Forum: Are S'poreans pricing themselves out of employment market?

I am concerned by the findings from a survey conducted by the British Chamber of Commerce in Singapore (British firms cite 3 major obstacles to hiring PRs, Singaporeans, Nov 12).

It found that the top three reasons preventing British organisations from hiring Singaporeans and permanent residents are lack of technical skills, (high) salary expectations and lack of advanced soft skills.

While Singapore may be well known for its high standard of living, wage cost is generally understood to be higher for professionals, holding everything equal, from Britain than from Singapore.

According to the British Office for National Statistics, the average salary of a worker in Britain last year was £36,611. This is equivalent to about $65,000.

In contrast, an average worker's salary in Singapore, according to PayScale, is $53,000.

In most circumstances, if a Singapore-based British business hires an employee from back home to work in Singapore, in addition to paying the general expected wages based on British standards, the hirer has to factor in travelling and accommodation expenses, along with allowances related to overseas postings.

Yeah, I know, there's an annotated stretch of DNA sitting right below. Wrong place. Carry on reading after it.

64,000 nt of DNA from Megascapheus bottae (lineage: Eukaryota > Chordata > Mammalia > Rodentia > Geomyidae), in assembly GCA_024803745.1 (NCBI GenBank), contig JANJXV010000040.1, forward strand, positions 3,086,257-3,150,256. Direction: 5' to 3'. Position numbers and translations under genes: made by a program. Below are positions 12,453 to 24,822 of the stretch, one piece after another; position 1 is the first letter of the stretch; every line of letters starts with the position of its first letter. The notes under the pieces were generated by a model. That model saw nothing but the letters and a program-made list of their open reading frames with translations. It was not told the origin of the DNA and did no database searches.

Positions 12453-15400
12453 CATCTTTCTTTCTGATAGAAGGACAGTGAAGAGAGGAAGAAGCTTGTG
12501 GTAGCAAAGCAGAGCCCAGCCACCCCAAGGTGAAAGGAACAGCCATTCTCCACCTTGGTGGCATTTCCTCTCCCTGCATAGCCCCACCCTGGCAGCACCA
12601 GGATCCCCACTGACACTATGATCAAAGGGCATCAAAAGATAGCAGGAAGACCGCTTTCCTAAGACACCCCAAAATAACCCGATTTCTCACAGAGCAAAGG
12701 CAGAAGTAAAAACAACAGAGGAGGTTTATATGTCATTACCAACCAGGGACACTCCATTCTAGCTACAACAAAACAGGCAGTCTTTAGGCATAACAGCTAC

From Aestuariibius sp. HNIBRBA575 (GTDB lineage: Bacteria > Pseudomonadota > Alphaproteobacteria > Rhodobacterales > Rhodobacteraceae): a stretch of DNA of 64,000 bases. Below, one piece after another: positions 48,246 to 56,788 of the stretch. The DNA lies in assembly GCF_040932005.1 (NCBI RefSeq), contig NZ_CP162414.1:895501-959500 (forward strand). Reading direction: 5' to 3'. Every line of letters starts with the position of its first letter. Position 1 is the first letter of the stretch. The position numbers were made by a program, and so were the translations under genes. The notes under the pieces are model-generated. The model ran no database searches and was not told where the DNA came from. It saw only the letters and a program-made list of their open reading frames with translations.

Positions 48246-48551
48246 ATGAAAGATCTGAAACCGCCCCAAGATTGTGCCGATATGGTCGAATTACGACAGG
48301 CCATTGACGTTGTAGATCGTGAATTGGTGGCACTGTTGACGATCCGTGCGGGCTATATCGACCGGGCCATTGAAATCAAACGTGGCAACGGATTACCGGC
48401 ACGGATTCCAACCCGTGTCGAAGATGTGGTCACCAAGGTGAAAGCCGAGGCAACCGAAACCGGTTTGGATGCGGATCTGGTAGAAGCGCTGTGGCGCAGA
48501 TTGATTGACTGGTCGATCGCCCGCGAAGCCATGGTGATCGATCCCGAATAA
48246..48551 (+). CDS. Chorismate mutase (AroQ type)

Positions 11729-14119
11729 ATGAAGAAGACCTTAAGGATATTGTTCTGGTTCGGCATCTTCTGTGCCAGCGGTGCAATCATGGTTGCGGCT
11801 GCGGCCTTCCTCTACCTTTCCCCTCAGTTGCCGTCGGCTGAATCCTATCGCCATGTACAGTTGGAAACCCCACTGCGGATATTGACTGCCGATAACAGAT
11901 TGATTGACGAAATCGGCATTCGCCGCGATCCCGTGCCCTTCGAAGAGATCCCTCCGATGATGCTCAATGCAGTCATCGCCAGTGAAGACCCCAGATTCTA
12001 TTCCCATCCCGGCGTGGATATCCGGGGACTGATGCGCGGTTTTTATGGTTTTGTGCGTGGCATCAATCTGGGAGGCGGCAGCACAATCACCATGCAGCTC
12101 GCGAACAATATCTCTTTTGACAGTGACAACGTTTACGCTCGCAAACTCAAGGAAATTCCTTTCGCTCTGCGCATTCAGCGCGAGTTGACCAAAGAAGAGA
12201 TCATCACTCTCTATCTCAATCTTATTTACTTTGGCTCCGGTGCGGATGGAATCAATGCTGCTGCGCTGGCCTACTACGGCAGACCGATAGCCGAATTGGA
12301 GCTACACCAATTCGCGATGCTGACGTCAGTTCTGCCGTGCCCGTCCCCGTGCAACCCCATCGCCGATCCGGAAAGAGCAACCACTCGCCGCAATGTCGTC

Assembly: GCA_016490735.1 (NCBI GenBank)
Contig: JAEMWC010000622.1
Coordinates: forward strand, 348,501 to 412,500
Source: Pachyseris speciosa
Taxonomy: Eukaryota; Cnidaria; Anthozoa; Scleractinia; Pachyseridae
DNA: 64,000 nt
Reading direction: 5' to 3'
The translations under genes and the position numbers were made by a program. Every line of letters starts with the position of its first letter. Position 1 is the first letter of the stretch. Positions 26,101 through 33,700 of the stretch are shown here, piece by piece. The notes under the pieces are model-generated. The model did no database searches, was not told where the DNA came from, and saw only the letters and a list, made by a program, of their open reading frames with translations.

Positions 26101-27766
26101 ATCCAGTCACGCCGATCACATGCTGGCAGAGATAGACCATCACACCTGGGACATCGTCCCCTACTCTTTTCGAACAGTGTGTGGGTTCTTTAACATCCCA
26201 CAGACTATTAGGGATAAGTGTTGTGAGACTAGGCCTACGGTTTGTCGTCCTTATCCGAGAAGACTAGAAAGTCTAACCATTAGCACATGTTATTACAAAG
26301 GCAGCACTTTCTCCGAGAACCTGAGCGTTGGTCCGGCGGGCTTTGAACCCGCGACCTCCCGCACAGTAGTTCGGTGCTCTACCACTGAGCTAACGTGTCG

Hiring local employees in Singapore usually does not involve such cost elements.

If salary expectations of Singapore workers are indeed one of the major obstacles, I wonder if we are pricing ourselves out of the market.

The definition of "advanced soft skills" is not stated. I would presume these would include strategic thinking, interpersonal skills, cultural relationship building and diplomacy skills, analysis and negotiation skills, as well as emotional intelligence.

Being a professional in the technology and training industry, I agree that some of these skills may indeed be lacking in our local workforce.

While a survey based on a sample size of 76 organisations may not be a strong reading, from the wage and soft skills perspectives, it may do us good to consider whether we are still clinging on to historical success.

Tan Kar Quan

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